We also see that the punishment for this crime is banishment from the community. Later, when laws are formulated, this is the ultimate punishment for many sins.

It has also been asked: Who is ultimately responsible for the killing? It can be said that God knows what will happen and could have prevented the killing by taking certain actions. God could have accepted both offerings…. Or interceded at the time of the killing…. God could have created different people whose lives would not have resulted in this killing……. As with many other instances throughout history, God could have intervened, but didn’t. God has given mankind a free choice to create situations and make decisions that determine outcomes. This premise holds true all through human history (with a few exceptions seen in Torah – One being Pharaoh of Egypt).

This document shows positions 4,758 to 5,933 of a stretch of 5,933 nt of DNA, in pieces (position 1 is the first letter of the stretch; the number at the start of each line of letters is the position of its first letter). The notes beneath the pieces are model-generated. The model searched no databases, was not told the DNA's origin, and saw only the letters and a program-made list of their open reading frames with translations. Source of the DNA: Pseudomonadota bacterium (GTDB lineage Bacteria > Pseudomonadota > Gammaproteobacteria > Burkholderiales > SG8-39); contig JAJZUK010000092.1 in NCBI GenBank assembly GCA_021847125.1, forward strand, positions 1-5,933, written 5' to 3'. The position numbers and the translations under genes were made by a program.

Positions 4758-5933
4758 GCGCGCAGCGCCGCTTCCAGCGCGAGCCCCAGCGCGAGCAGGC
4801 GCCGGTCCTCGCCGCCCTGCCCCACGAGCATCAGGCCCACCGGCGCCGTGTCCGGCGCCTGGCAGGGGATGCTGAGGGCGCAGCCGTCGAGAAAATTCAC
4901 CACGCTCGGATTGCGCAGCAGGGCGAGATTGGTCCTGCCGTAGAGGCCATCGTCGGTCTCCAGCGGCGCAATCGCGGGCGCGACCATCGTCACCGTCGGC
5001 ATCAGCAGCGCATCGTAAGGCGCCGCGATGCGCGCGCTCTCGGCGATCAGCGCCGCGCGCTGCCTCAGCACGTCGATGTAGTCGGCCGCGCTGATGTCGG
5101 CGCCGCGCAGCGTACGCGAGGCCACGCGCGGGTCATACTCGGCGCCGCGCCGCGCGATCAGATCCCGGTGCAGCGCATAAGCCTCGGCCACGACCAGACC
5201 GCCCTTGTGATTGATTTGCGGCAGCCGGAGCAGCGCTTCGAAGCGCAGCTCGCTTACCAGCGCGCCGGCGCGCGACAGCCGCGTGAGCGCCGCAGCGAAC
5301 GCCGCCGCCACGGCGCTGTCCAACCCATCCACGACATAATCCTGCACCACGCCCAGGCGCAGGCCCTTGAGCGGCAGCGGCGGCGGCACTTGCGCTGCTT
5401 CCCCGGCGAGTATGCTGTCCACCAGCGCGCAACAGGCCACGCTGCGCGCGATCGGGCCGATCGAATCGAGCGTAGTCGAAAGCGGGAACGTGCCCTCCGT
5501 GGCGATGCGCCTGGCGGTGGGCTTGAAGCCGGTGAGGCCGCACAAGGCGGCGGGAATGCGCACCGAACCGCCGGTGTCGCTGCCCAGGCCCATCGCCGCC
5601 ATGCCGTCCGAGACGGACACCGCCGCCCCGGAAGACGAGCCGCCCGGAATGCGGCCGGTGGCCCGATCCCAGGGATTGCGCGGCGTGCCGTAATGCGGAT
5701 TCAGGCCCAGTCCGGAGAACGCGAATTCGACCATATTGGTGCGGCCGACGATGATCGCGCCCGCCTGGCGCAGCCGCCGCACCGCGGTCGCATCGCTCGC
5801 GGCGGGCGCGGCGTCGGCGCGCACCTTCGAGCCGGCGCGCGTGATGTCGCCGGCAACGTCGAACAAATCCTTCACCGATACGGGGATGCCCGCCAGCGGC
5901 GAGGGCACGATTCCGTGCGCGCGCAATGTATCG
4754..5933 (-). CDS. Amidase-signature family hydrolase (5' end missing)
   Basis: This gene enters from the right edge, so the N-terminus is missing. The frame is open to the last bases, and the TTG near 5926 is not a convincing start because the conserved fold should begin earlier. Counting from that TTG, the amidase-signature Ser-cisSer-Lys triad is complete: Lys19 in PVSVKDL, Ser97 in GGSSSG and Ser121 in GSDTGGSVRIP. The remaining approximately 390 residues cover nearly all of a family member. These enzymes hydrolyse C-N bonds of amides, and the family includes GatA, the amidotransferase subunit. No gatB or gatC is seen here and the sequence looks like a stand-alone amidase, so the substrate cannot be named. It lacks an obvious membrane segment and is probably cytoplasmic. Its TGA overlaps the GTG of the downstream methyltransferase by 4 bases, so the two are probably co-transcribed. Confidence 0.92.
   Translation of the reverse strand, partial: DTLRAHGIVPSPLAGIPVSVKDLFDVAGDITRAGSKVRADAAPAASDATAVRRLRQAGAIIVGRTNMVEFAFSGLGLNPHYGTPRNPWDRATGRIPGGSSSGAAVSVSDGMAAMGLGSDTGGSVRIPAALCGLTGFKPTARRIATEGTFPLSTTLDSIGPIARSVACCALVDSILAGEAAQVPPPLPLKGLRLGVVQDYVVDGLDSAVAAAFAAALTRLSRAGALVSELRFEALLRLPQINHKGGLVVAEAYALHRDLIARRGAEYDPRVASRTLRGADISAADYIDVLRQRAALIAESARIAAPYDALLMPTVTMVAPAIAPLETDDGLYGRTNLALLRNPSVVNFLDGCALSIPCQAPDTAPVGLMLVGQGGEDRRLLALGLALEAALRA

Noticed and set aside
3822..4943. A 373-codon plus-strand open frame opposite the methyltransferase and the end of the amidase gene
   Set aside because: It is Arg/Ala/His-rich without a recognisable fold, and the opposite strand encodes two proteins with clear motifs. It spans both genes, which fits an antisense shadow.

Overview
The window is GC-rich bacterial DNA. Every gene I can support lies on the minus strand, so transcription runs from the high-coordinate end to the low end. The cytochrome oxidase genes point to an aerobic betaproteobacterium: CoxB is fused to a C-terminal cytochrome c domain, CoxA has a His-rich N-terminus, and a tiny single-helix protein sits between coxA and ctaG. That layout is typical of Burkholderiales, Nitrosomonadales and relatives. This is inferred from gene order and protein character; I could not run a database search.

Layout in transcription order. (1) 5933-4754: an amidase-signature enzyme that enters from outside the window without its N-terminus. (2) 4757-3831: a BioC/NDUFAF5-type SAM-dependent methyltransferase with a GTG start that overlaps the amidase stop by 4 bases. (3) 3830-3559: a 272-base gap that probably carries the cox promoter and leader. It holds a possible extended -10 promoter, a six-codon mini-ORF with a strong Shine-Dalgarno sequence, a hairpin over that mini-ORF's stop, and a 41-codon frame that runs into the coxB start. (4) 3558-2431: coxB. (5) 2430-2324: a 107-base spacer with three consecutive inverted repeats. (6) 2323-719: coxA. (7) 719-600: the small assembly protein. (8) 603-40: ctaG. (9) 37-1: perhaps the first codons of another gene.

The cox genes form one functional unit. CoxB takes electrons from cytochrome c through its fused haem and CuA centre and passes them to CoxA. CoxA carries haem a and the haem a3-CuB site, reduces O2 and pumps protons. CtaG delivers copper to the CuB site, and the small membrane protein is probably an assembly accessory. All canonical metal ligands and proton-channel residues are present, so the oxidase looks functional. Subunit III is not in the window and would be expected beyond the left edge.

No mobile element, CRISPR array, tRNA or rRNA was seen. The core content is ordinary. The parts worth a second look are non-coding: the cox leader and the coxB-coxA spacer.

How does man (or woman) make these decisions. To the world outside of the individual, all that is seen is a body … an individual … the decisions by that person is seen as that person’s decisions. However, the individual’s decision process becomes more complex. All decisions are based on what is perceived and learned from the outside world. This includes education – both what is observed and what is taught – secular and religious. We all have that little voice that always speaks to us in our heads…. It’s almost like our best friend that always has opinions, answers, questions … and never leaves us. We listen and act based on the content of this ever-present mental voice. But there is yet another level to decision making. It doesn’t really have a name. For lack of any other name, I will call it our soul. It contains the God-given element that is referred in the creation story when we are told that God created man in the “image of God.” The intangible “image of God,” I believe, is part of every person’s soul. When making final decisions, a person has the free will to go with the “image of God” or take another direction. This is what happened in the Cain and Abel tragedy. All through Torah (and history) mankind makes decisions. The results can reflect “the image of God” and work to create (or repair) our world in the ways envisioned in Torah … or these decisions can lead in a direction that solely benefits the decision maker and does harm to the rest of the world. That decision is up to each individual. Later in Torah, Moses presents this choice when he asks the people to “Choose Life.”